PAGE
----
Lichfield’s canal trust has launched a project to recreate the city’s historic Gallows Wharf, incorporating planting areas in a Garden of Reflection. The garden will become part of Blooming Lichfield’s entry for Britain in Bloom, the nationwide community gardening competition led by the Royal Horticultural Society.
Gallows Wharf is near the junction of London Road and Tamworth Road and is close to the site of the city’s gallows, originally erected in 1532, where on June 1, 1810, the last three men to be hanged in Lichfield met their fate, for forging and uttering forged banknotes. It was also at Gallows Wharf that stained glass windows rescued from a dissolved abbey in Herkenrode, Belgium, were unloaded from canal boats on their way to Lichfield Cathedral in 1803.
The Mayor of Lichfield, Councillor Janice Greaves, launched the Garden of Reflection project on Thursday May 10 by unveiling a bench set in a small planted area and planting an oak tree. Cllr. Greaves said: “I hope many people will stop along here, will sit here and reflect.”
The Trust’s engineering director Peter Buck explained that on the opposite side of the canal a garden representing the original wharf with two crane bases and a large container will be planted up and made ready for the Britain in Bloom competition judging in July. “Gallows Wharf is a historic part of the canal, and the city. It was here when the canal was built in 1797,” he said. “We have an enormous amount of work to do. We have yet to build the wharf, we have yet to build the flower beds and we have yet to plant them, so there’s a lot of work to do between now and the 26th of July. “Today is the project launch of the Lichfield in Bloom work that we are doing at Gallows Wharf. “We’d like to thank Councillor Colin Greatorex of Staffordshire County Council who provided a grant that kickstarted this work off. “Literally eight weeks ago there was nothing here, no flower beds, no trellis, none of the work on the wharf. This has all been carried out by our volunteers.”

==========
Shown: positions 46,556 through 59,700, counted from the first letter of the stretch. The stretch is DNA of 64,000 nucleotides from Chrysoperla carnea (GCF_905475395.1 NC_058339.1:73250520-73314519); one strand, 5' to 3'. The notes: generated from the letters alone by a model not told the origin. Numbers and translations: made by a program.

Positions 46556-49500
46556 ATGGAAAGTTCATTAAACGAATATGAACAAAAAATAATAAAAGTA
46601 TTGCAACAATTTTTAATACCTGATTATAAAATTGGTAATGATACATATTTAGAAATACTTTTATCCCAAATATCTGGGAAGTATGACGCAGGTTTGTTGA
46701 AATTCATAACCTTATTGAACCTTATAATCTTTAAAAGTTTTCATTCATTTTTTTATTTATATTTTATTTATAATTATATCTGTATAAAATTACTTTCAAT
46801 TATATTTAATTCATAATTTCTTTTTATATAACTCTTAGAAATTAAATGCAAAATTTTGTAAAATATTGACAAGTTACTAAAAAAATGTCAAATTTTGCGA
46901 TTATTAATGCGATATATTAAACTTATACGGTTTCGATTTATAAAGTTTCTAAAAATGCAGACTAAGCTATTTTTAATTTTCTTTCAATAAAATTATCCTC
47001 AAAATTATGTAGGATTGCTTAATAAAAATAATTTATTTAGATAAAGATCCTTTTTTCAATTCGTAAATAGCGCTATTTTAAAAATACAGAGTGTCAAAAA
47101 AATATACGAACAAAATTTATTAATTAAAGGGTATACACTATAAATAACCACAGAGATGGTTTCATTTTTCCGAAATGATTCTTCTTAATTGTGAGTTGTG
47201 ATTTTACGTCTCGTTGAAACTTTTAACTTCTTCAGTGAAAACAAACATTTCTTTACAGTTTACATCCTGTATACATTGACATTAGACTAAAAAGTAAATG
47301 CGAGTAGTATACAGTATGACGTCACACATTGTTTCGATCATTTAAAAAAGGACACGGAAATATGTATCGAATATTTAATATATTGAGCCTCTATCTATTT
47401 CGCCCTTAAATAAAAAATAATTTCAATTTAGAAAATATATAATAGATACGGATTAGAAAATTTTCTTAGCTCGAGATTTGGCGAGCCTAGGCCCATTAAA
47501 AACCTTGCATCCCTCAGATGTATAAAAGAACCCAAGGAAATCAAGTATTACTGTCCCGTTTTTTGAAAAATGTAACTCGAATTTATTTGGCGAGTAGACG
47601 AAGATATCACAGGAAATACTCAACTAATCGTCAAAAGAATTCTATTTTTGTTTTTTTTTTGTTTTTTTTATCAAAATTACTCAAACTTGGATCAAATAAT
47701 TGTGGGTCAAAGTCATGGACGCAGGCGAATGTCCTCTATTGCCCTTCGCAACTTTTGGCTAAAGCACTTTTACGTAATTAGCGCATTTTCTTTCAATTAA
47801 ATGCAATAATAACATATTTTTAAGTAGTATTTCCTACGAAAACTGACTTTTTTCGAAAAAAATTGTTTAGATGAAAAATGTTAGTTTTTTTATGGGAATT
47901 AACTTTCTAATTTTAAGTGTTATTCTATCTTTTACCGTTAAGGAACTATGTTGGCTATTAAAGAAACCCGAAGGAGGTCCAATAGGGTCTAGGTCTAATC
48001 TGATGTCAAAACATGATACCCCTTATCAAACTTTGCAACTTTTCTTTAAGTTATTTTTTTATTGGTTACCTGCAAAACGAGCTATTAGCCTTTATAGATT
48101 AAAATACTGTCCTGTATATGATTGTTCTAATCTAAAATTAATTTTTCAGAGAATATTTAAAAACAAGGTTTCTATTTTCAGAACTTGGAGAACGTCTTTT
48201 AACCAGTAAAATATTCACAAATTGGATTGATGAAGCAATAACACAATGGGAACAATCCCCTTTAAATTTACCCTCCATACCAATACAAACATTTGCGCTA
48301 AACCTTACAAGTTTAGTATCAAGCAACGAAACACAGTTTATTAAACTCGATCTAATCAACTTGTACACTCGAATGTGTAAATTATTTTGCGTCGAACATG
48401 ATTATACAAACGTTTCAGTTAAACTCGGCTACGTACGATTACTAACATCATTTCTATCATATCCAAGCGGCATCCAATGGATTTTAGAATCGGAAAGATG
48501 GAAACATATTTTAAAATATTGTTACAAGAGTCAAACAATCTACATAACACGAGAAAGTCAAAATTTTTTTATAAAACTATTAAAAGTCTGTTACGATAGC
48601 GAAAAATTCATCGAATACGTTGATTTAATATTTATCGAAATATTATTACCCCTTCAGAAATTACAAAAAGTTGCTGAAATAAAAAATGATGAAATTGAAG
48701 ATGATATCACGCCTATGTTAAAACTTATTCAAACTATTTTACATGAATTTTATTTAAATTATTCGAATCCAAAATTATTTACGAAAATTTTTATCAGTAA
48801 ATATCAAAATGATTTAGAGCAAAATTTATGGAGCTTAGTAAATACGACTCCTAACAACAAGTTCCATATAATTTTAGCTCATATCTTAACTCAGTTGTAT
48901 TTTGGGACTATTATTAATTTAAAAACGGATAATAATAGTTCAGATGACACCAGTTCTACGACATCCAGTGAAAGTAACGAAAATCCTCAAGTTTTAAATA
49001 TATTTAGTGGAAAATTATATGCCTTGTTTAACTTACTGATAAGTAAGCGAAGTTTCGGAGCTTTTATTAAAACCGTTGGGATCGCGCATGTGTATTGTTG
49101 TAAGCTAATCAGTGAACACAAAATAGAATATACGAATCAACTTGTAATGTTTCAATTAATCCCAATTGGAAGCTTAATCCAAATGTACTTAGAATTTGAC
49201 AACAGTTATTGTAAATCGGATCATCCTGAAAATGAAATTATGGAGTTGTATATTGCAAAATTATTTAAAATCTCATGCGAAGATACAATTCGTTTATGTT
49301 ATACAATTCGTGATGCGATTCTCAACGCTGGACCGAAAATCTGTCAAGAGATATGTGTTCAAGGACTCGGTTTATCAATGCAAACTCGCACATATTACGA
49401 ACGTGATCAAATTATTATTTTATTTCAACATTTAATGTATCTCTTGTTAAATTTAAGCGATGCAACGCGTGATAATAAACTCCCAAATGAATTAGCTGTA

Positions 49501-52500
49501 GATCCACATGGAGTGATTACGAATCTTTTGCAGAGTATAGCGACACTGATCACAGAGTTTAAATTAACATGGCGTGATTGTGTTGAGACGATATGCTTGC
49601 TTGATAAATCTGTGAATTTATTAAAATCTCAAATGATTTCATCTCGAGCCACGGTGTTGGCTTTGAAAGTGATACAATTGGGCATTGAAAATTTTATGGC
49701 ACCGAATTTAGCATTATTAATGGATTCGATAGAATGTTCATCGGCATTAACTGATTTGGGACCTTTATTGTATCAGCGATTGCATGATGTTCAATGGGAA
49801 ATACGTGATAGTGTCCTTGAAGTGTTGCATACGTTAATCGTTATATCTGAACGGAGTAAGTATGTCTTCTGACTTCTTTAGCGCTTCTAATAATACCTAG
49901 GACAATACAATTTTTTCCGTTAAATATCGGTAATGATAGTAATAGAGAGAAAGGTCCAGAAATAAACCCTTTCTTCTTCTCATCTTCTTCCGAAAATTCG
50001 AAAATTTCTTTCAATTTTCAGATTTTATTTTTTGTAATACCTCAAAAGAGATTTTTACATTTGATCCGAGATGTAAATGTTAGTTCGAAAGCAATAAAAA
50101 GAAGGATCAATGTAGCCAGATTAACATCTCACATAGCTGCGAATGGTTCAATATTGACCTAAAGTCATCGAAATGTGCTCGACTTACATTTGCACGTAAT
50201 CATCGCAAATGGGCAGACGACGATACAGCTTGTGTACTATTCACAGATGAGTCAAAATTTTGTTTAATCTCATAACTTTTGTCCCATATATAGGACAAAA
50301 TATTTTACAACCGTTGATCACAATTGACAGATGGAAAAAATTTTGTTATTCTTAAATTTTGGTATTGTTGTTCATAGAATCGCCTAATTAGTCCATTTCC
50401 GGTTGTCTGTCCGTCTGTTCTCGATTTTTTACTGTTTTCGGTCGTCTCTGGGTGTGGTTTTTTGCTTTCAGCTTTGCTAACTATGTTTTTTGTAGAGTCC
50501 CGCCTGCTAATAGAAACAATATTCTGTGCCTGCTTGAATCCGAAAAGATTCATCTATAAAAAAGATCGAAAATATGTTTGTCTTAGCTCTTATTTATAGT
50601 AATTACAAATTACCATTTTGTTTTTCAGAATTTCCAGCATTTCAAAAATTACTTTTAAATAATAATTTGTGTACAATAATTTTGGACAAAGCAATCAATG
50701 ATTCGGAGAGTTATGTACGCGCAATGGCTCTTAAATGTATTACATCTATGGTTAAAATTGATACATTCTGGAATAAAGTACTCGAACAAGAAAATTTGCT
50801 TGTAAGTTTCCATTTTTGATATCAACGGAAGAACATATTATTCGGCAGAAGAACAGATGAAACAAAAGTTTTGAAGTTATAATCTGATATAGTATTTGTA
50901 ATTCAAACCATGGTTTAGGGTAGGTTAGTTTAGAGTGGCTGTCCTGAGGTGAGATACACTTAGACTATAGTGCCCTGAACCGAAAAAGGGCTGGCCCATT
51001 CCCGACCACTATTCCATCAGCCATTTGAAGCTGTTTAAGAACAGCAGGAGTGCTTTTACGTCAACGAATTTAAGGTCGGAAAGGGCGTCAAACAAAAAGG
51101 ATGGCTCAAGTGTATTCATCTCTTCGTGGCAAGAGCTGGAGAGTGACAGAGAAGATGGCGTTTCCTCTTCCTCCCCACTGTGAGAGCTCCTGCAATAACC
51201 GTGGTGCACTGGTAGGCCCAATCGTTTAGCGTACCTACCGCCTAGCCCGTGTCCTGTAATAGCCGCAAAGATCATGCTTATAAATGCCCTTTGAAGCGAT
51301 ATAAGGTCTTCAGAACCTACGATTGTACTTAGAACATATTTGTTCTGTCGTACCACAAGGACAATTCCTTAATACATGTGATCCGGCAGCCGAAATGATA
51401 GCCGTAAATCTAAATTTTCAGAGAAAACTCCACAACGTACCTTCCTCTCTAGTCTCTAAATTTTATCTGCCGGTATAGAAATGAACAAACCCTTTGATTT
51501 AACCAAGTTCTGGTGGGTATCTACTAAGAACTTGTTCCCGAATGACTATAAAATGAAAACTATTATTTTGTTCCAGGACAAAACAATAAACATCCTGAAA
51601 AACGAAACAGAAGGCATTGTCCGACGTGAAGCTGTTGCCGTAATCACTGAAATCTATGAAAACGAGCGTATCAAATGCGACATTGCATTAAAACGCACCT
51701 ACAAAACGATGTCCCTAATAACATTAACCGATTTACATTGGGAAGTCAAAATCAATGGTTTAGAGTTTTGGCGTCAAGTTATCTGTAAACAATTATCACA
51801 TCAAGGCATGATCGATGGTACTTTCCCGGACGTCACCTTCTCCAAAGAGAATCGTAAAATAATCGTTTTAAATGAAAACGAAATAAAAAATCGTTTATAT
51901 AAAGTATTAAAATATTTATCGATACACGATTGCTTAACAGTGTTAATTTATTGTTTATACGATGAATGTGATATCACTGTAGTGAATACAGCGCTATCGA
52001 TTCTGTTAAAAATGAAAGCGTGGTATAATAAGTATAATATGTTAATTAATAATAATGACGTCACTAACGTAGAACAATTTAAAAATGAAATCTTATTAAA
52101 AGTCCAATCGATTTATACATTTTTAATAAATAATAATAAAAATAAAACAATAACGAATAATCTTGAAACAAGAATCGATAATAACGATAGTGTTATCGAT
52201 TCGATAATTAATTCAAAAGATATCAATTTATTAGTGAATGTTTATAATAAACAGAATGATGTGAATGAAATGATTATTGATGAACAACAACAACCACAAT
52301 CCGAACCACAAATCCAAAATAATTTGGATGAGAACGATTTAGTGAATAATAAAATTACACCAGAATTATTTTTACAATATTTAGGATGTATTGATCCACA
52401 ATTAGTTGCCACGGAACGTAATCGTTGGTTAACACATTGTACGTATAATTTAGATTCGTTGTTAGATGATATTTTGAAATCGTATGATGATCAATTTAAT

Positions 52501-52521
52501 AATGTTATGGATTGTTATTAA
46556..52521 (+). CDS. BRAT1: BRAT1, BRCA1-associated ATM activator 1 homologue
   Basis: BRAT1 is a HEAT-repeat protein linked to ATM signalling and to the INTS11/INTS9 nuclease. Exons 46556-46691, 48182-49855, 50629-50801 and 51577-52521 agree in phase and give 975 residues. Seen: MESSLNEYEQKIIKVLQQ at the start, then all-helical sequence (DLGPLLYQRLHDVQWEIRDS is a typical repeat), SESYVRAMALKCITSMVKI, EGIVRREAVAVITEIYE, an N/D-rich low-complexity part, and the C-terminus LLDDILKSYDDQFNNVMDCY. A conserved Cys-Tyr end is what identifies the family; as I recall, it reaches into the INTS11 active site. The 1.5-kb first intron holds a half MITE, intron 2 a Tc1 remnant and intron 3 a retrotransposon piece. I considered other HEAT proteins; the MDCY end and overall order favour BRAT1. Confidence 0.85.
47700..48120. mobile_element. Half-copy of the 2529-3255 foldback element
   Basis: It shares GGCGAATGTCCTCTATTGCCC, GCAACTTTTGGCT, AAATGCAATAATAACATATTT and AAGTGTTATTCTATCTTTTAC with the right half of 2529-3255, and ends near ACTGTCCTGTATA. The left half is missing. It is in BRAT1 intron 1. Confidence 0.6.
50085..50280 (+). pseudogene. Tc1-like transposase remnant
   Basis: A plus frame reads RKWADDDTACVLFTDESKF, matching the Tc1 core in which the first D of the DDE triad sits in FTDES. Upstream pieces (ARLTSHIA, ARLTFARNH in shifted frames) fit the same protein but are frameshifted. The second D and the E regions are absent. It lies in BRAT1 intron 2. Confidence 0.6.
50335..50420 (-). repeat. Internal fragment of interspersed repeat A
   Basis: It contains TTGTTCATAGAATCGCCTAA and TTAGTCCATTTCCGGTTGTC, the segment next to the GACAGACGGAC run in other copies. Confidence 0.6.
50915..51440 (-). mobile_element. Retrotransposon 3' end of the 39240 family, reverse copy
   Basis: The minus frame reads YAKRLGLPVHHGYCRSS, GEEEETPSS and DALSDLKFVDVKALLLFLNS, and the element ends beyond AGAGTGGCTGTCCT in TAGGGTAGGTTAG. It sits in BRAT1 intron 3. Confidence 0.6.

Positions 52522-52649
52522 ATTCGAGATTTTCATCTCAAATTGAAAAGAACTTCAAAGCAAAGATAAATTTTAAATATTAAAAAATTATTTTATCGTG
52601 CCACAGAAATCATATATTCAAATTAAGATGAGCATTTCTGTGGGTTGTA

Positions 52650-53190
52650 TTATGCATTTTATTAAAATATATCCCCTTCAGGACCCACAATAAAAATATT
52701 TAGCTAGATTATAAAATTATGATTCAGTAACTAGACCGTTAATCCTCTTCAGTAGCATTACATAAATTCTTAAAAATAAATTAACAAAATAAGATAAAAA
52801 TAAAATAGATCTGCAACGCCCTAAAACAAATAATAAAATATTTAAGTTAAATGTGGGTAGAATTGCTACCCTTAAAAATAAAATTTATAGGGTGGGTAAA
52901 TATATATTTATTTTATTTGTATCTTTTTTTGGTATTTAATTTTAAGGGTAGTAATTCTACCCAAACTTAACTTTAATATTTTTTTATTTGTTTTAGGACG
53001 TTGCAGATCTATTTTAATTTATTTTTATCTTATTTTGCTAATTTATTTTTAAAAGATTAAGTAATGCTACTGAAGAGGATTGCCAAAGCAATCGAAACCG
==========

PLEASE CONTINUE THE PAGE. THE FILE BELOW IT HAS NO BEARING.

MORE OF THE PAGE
Another part of the Trust’s contribution to Blooming Lichfield is taking shape a little way
down Tamworth Road where a representation of a 70ft narrow boat is being built by
students from Queens Croft School and the Foresters Scout Group with help from the
Trust’s chairperson Christine Bull.
Flowers will be planted along the length the boat, which is being made using wooden
pallets and willow cuttings and a cabin built by Trust volunteer Tony Cadwallader.
Photos Paul Marshall
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